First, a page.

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Budget: A New Paradigm For India

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Budget 2010 went far beyond most recent Budgets in that it defined an entirely new paradigm for the Indian economy, says Jamal Mecklai.
The most important part of the Budget was the Economic Survey, which, more than simply providing the conceptual underpinnings for the Budget, is the document that describes the government’s thoughts and beliefs. It tells us who our government is.
And this year’s Economic Survey was a revelation, particularly Chapter 2, which is titled the Micro-foundations of Inclusive Growth. It acknowledges the key goal of inclusive growth and, remarkably, asserts that we need a new paradigm of an enabling government, as opposed to an intrusive one. Indeed, the finance minister, in his Budget speech, reiterated this point.
The Economic Survey differentiates between the two as follows:
“In many poor nations, the government takes the stance that when in doubt about the goodness or badness of two or more adults voluntarily conducting an exchange, stop them. An enabling state, on the contrary, takes the view that when in doubt, do not interfere. There are, of course, many actions of individuals and groups that will need to be stopped for the welfare of society at large. But the default option of an enabling state is to allow rather than stop, to permit instead of prevent.”
This is the Government of India speaking, boys and girls. Are you ready?
Let the market rule, with open-hearted and open-minded regulators; the government should only directly service those who have not yet “arrived” in an economic sense.
Simple, obvious, straightforward – nobody, but the now dying Left, would disagree.
And while it may take a few years for this vision to fully fructify into a reality, it seems clear that the government has – finally – understood how strong it really is. Note, for instance, how the well-timed nod to Mamata and the sops to West Bengal will continue to increase pressure on the decaying windpipe of the Left parties.
Again, note how the finance minister swiftly pushed the nutrient-based subsidy scheme as a first step of transformation of the fertiliser policy through the screaming jaws of both the fertiliser minister and none other than the heretofore-frightening minister of food and civil supplies. Hopefully, this will translate into greater determination by the Congress party-led government in Maharashtra.
In any event, the government is just beginning to feel its oats, as they say. And as we have all known for years, getting India to rock is no rocket science – the only thing lacking has been political will.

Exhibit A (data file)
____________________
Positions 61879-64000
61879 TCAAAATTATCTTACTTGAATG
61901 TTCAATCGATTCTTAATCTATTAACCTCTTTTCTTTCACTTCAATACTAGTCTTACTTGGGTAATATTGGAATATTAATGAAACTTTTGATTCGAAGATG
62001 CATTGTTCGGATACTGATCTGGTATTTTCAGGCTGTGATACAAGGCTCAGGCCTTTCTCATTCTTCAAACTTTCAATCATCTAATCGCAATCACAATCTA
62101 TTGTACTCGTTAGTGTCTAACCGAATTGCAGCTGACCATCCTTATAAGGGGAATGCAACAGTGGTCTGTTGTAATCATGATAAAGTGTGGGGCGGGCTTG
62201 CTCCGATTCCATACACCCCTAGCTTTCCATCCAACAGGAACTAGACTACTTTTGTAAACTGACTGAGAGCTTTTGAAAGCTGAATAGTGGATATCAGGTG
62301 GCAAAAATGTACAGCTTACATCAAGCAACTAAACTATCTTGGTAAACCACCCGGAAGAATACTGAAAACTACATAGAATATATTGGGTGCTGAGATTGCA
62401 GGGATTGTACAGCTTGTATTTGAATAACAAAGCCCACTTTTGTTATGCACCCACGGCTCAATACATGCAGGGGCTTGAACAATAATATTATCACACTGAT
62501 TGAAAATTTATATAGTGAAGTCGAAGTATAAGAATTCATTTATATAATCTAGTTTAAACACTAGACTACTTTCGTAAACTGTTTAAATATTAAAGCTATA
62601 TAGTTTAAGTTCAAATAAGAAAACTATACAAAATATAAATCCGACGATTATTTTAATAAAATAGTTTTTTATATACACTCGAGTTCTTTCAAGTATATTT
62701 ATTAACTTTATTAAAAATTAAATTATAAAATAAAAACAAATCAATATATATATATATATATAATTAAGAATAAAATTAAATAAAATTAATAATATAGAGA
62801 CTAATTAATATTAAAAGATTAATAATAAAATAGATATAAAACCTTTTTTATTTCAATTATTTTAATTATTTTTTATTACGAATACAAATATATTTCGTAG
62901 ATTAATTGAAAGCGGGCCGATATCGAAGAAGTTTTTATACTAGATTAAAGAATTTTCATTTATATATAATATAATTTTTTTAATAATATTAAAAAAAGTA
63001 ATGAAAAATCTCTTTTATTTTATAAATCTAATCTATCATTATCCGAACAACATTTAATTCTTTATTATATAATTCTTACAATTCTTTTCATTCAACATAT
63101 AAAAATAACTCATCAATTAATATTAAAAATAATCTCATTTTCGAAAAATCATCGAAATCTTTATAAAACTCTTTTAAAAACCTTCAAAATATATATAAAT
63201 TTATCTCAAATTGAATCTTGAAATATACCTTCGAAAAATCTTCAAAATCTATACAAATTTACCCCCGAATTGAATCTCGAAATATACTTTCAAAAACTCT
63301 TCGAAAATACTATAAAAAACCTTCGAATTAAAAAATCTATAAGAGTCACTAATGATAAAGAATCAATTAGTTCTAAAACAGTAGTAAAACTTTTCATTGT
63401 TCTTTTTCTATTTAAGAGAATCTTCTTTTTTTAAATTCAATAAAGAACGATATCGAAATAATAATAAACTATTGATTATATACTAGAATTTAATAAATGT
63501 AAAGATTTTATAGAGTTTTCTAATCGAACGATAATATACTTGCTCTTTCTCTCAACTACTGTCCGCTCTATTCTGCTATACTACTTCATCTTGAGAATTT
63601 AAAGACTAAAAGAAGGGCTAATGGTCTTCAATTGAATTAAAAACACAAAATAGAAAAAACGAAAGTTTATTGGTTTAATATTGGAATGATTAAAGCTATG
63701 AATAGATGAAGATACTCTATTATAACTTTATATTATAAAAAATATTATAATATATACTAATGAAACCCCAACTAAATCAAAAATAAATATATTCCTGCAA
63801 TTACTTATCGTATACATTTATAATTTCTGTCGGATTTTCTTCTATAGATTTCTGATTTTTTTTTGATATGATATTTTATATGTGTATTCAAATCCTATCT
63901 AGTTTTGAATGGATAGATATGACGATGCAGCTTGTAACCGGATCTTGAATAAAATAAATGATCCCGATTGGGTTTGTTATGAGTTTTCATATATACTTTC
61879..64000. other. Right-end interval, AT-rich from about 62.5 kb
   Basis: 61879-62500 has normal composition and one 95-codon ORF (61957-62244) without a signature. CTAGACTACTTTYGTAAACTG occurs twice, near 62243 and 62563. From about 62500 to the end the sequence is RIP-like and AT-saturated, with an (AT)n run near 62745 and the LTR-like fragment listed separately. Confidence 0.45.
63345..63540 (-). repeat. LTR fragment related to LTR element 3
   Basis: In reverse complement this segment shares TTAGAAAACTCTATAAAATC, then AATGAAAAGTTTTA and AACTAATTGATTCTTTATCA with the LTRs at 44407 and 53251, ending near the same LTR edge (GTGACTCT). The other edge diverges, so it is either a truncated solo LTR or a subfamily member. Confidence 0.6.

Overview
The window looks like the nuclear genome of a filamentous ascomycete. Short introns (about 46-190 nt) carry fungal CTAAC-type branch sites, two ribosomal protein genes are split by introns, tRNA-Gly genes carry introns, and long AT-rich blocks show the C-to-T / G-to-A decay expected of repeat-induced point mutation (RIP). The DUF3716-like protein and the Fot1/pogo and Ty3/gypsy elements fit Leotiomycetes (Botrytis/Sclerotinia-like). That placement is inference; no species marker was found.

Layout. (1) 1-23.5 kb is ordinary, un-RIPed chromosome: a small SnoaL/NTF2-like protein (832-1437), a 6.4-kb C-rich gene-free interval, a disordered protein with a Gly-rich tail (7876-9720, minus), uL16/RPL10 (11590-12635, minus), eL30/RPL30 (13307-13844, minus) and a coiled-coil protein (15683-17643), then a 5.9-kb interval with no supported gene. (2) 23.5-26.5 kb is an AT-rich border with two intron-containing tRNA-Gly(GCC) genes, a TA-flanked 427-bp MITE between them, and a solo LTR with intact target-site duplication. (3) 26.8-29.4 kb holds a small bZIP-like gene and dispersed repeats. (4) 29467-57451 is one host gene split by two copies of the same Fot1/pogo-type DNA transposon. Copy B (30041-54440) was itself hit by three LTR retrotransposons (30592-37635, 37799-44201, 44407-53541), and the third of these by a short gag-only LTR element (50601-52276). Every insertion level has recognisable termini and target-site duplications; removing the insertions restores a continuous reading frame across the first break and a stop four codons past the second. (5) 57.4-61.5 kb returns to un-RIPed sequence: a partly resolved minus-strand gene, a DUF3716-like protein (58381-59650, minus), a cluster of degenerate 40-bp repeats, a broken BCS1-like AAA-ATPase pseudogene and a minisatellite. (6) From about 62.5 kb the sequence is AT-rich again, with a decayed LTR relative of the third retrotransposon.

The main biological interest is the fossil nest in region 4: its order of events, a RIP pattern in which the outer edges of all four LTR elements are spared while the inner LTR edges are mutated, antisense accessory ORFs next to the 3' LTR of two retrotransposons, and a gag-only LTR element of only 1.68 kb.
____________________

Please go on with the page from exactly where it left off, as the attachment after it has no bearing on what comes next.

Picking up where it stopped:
With the government charged up, several of the excellent (and obvious) plans that have been gathering dust are beginning to see the light of day – clever incentives to get the state governments to go along with articulated needs; funding local bodies independently of the state governments to accelerate change at local levels; UID-driven food coupons for BPL families, cash payments to poor farmers to both promote inclusive growth and reduce the subsidy bill; co-coordinated focus on agriculture through improved infrastructure, better focused nutrients, and research; and so on.
Of course, the devil is in the implementation, which has long been our second Achilles’ heel. I have little doubt the government is aware of this – the fact that armies of mid-level bureaucrats and regulators still live in the old world, where, contrary to the new dispensation, if there was no clear answer, the answer was “No”.
Many bureaucrats and regulators still believe it is their job to micromanage: At a recent seminar, a mid-level executive at Sebi asked whether currency options should be designed based on the spot or the futures rate. When I asked him why he was even thinking about it since product design should be the job of the exchanges, his face showed complete consternation.
Clearly, the government needs to undertake a massive retraining programme to ensure that entrenched processes don’t derail the bigger plan.
But the overall energy is extremely positive. The middle class is on the government’s side with lower taxes in this time of high food inflation; the corporate sector has got away without any real damage; the domestic economy is getting fully engaged again; and even global growth appears to be showing some signs of life. Sure, there could be a relapse globally, but the Reserve Bank of India and the government have proved their mettle during the last crisis.
I believe it is time. Our new paradigm can take us quickly on to a virtuous cycle of strong growth – inclusive, of course – and deficit reduction.
Perhaps this will be India’s century, after all.
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